Biomechanical problems that involve multiple scales and interfaces occur in many different areas. One example is the mathematical modelling of tumour growth. Sharp interphase models of prevascular in vivo tumour growth are based on coupled systems. These consist of a reaction-diffusion equation describing the evolution of the nutrient concentration (mostly oxygen or glucose) and an elliptic equation for the internal pressure. Surface tension counteracts the internal pressure and leads to a boundary condition, coupling the pressure to the mean curvature of the tumour surface. The motion of the boundary of the tumour is governed by the Stefan condition. Besides the coupling of the nutrient concentration and the pressure on the moving interface, there is another coupling in the bulk by the so-called proliferation rate of the model.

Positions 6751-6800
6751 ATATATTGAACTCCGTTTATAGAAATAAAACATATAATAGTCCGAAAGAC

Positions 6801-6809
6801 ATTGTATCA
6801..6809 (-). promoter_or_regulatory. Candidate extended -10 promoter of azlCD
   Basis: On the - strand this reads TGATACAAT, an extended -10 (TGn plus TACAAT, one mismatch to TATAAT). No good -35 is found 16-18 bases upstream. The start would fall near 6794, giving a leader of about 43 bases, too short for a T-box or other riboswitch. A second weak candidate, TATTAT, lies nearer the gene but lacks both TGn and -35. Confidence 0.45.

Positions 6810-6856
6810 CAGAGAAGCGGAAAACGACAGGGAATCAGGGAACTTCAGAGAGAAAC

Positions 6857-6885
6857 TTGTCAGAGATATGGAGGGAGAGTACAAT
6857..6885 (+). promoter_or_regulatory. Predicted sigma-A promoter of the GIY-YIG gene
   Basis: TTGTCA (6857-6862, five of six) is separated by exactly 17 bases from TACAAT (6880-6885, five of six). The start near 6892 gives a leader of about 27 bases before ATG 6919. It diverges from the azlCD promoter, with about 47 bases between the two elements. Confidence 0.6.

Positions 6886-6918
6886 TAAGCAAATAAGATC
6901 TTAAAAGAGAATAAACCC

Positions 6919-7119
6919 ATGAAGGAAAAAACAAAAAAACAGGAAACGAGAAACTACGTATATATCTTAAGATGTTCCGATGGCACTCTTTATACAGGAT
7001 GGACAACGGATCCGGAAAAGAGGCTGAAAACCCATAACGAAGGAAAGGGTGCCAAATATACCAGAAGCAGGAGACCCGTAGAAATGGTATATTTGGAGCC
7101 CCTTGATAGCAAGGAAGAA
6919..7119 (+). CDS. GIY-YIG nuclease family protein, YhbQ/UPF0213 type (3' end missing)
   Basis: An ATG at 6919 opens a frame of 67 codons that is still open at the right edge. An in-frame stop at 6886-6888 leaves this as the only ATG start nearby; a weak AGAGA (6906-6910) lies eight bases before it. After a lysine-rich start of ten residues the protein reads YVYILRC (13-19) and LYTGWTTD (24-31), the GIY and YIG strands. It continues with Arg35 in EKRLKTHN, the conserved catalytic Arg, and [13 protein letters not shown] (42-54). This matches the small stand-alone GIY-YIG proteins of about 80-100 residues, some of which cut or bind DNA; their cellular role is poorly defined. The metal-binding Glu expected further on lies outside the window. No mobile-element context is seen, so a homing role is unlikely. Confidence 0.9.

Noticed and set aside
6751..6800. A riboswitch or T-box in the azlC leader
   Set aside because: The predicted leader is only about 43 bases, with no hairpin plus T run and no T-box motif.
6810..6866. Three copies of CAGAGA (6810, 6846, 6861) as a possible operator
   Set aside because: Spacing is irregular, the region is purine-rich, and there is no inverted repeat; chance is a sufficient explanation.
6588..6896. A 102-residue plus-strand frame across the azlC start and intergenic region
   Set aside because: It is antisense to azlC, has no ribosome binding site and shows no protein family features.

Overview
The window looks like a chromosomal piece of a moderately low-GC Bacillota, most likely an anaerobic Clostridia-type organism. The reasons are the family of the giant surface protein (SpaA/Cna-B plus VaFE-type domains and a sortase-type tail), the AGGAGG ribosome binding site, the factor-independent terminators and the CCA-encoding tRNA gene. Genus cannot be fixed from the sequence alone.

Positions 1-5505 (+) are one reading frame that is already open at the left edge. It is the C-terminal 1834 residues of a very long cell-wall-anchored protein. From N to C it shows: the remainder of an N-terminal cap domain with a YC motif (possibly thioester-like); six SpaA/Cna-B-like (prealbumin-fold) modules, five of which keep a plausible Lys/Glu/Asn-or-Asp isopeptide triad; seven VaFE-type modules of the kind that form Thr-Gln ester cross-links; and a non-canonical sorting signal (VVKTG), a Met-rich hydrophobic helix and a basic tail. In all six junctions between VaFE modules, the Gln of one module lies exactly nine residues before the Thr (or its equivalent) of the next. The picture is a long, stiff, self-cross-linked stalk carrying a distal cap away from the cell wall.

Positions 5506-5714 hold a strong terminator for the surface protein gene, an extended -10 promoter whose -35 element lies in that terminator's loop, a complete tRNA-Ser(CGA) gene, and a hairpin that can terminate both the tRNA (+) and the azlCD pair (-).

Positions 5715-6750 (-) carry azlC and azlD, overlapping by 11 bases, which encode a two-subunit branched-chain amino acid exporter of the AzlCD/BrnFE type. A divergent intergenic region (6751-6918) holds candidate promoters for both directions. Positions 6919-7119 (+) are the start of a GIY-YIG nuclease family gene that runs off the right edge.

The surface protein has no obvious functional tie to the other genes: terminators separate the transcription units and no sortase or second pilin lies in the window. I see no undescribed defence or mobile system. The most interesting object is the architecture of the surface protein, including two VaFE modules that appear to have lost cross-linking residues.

A second research field is related to bone mechanics. It is well known that bone tissue is stimulated mechanically for growth and repair, e.g. fracture healing. In a first-order approach this can be modelled within purely macroscopic phenomenological models, where the growth equations are derived within a thermodynamically consistent constitutive framework.
Projects with internal funding:
Projects with external funding/topics for Ph.D. theses:
- In vivo tumour growth models.
- Bio-active contact between implant and bone and effects of bio-coating on implants.
- Cell-surface interaction under environmental conditions.
- Individual therapies on fracture healing.
- Mechanically induced nutrient maintenance of joint cartilage.